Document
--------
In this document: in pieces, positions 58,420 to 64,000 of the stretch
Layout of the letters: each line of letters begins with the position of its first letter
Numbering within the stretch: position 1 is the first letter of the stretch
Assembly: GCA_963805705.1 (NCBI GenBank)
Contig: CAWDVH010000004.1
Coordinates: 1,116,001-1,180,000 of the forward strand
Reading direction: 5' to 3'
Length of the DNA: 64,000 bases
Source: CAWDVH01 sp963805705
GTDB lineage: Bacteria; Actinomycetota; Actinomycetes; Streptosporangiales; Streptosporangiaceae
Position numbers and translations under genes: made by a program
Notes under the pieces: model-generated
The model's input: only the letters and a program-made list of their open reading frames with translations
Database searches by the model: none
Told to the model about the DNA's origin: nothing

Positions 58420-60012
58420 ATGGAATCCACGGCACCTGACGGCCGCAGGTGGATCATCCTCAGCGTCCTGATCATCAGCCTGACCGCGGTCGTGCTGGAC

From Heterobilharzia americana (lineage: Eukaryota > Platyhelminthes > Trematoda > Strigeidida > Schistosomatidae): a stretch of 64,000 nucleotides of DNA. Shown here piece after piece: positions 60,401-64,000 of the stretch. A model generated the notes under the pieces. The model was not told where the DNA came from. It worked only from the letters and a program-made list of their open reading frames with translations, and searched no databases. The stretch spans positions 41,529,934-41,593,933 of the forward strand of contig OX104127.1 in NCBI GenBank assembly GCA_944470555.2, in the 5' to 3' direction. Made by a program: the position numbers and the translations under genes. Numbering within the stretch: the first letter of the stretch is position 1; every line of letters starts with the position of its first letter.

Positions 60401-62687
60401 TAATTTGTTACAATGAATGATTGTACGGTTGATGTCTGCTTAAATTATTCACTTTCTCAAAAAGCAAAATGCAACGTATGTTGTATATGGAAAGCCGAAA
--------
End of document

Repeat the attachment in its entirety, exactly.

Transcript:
In this document: in pieces, positions 58,420 to 64,000 of the stretch
Layout of the letters: each line of letters begins with the position of its first letter
Numbering within the stretch: position 1 is the first letter of the stretch
Assembly: GCA_963805705.1 (NCBI GenBank)
Contig: CAWDVH010000004.1
Coordinates: 1,116,001-1,180,000 of the forward strand
Reading direction: 5' to 3'
Length of the DNA: 64,000 bases
Source: CAWDVH01 sp963805705
GTDB lineage: Bacteria; Actinomycetota; Actinomycetes; Streptosporangiales; Streptosporangiaceae
Position numbers and translations under genes: made by a program
Notes under the pieces: model-generated
The model's input: only the letters and a program-made list of their open reading frames with translations
Database searches by the model: none
Told to the model about the DNA's origin: nothing

Positions 58420-60012
58420 ATGGAATCCACGGCACCTGACGGCCGCAGGTGGATCATCCTCAGCGTCCTGATCATCAGCCTGACCGCGGTCGTGCTGGAC

From Heterobilharzia americana (lineage: Eukaryota > Platyhelminthes > Trematoda > Strigeidida > Schistosomatidae): a stretch of 64,000 nucleotides of DNA. Shown here piece after piece: positions 60,401-64,000 of the stretch. A model generated the notes under the pieces. The model was not told where the DNA came from. It worked only from the letters and a program-made list of their open reading frames with translations, and searched no databases. The stretch spans positions 41,529,934-41,593,933 of the forward strand of contig OX104127.1 in NCBI GenBank assembly GCA_944470555.2, in the 5' to 3' direction. Made by a program: the position numbers and the translations under genes. Numbering within the stretch: the first letter of the stretch is position 1; every line of letters starts with the position of its first letter.

Positions 60401-62687
60401 TAATTTGTTACAATGAATGATTGTACGGTTGATGTCTGCTTAAATTATTCACTTTCTCAAAAAGCAAAATGCAACGTATGTTGTATATGGAAAGCCGAAA